The Bible begins by introducing the main character of the entire Story: God. God is the Creator of all things, the One around whom all things revolve. He is the Sustainer of life, the Author of existence. God created the heavens and the earth from nothing, and then He proceeded to design and invent the rest of the world.
After God created the earth, the heavens, the waters, land, seas, and all animals and birds, He then created man and woman. Mankind was created differently than the rest of creation. Man and woman were created “in His image” to reflect His glory and be in a relationship with Him. The first two chapters of Genesis lay the foundation that the Bible is a story about God and His creation. Though these two chapters of the Bible are brief, they are jam-packed with foundational truth that drives us to worship God, desire to know Him more, and live dependent upon our Creator.
“Then the eyes of both were opened, and they knew that they were naked. And they sewed fig leaves together and made themselves loincloths.” Genesis 3:7
“For all have sinned and fall short of the glory of God.” Romans 3:23
In Genesis chapter 3 the Story turns with the first sin and the fall of mankind. As theologian Gordon Fee described, “The dark thread runs through the whole story almost to the very end.”3 The dark thread of sin, however, is not the only thread running throughout the story. More importantly, the hope of the Gospel weaves the rest of the Bible together. It always points mankind to our Creator and the redemption we find in Jesus Christ.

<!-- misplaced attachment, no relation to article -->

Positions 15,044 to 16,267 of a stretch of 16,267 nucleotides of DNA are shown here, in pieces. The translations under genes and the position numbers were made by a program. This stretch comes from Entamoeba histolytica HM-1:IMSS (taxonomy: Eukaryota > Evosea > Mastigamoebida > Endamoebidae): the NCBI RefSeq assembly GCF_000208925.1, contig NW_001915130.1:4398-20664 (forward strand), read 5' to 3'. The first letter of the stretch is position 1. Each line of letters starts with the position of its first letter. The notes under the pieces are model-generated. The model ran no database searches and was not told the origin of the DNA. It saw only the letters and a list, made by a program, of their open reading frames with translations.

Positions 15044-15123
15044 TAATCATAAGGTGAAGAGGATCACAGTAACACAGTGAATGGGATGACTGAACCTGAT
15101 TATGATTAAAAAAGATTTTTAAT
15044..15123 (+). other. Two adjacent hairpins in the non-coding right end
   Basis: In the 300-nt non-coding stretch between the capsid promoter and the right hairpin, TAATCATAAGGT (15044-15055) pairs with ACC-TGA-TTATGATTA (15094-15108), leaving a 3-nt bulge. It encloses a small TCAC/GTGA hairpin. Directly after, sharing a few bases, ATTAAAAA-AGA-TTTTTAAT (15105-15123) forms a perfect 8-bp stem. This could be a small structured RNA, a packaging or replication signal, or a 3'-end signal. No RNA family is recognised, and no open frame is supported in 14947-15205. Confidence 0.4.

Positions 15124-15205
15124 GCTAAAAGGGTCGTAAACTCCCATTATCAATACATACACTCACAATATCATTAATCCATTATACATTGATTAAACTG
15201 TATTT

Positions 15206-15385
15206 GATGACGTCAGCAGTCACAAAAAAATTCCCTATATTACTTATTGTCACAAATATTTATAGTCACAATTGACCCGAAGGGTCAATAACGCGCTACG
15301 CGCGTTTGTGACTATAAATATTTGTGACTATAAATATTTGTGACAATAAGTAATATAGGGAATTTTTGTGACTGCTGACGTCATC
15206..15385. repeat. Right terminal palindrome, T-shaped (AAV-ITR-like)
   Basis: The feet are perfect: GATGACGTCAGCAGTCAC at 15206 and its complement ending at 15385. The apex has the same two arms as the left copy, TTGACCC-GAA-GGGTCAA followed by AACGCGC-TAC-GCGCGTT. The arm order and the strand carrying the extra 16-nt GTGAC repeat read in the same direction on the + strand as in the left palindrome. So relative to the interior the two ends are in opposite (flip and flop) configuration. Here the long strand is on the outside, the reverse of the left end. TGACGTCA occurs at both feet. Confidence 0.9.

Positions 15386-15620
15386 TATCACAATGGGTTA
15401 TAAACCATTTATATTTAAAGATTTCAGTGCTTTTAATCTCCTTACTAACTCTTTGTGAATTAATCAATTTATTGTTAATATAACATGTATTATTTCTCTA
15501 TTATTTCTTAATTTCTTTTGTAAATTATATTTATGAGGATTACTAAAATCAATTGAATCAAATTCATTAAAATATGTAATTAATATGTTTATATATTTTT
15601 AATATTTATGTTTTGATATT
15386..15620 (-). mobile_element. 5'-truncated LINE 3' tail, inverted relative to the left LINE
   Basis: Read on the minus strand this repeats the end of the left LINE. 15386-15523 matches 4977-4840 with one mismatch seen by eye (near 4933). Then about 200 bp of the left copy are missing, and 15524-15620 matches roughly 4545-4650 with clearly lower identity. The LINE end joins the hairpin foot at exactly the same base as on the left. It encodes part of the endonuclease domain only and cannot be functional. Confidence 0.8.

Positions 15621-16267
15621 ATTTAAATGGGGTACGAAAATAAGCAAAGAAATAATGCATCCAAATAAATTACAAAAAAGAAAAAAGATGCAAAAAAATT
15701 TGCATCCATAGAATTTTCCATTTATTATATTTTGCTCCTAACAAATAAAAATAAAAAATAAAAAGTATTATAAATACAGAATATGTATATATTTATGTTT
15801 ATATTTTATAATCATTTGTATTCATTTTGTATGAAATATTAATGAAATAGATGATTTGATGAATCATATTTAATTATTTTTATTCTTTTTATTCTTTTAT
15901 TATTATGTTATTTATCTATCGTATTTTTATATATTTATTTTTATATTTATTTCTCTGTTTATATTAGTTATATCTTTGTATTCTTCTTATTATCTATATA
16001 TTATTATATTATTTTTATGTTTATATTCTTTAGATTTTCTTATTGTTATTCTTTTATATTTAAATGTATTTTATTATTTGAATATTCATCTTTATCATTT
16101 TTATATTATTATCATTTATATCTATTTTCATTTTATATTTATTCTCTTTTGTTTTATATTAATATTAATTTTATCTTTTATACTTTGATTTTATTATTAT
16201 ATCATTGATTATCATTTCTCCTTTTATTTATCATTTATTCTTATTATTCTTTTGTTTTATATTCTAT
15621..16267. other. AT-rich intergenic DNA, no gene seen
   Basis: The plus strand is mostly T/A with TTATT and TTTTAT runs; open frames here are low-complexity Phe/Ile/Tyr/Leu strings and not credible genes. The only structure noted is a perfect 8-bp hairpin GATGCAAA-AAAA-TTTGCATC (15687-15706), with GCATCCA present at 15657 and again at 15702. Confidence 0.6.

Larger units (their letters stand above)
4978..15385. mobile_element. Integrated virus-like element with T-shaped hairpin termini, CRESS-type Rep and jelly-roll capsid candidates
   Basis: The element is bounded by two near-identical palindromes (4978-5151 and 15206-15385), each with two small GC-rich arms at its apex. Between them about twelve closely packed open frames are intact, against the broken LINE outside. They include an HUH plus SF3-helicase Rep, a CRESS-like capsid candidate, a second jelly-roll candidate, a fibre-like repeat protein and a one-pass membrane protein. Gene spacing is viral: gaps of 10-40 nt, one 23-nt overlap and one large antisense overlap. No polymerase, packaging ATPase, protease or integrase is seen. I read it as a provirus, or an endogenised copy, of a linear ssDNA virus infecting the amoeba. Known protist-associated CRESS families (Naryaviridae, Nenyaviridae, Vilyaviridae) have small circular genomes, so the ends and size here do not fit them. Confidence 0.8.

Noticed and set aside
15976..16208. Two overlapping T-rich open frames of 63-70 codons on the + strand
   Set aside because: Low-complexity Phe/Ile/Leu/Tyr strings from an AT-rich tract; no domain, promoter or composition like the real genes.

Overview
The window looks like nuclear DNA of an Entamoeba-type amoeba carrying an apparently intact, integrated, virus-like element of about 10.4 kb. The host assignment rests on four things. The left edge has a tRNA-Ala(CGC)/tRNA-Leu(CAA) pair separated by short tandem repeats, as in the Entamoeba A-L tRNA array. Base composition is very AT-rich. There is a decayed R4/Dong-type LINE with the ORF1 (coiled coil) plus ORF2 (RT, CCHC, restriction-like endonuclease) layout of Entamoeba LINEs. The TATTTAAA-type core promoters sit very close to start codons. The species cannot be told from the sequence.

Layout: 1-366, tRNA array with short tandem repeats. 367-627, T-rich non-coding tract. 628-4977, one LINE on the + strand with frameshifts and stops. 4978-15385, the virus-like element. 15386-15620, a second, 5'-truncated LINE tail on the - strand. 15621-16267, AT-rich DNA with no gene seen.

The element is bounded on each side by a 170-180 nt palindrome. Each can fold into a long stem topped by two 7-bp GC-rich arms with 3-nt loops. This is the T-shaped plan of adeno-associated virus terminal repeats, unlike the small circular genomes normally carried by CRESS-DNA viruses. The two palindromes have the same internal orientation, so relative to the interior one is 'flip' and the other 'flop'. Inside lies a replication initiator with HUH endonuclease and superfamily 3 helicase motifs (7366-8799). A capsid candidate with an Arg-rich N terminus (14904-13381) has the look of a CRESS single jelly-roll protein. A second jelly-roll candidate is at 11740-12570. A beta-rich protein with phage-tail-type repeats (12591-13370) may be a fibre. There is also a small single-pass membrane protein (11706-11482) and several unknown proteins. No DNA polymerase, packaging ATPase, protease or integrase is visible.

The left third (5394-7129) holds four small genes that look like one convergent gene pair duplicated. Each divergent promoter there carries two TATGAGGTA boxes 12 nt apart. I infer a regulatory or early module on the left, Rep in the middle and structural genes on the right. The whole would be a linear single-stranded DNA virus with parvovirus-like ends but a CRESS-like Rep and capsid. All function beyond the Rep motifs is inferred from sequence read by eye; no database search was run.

In Genesis 3, Eve first listened to the deceitful lies of the serpent, Satan. She believed that God had withheld good from her and Adam. She desired what God had forbidden—to eat from the tree of the knowledge of good and evil. Her disobedience and longing to be like God did the exact opposite, separating her from God. When Eve and Adam both ate the forbidden fruit their eyes were opened and they realized they were naked. Sin brought about the shame and depravity that every human experiences.
Sons of Disobedience
We learn in Ephesians 2 that all people are born into sin as “sons of disobedience” and “children of wrath” (vs. 1–3). The apostle Paul expanded this even further in Romans 3:23: “For all have sinned and fall short of the glory of God.” All mankind is under the punishment of sin and deserves the just wrath of God for our disobedience.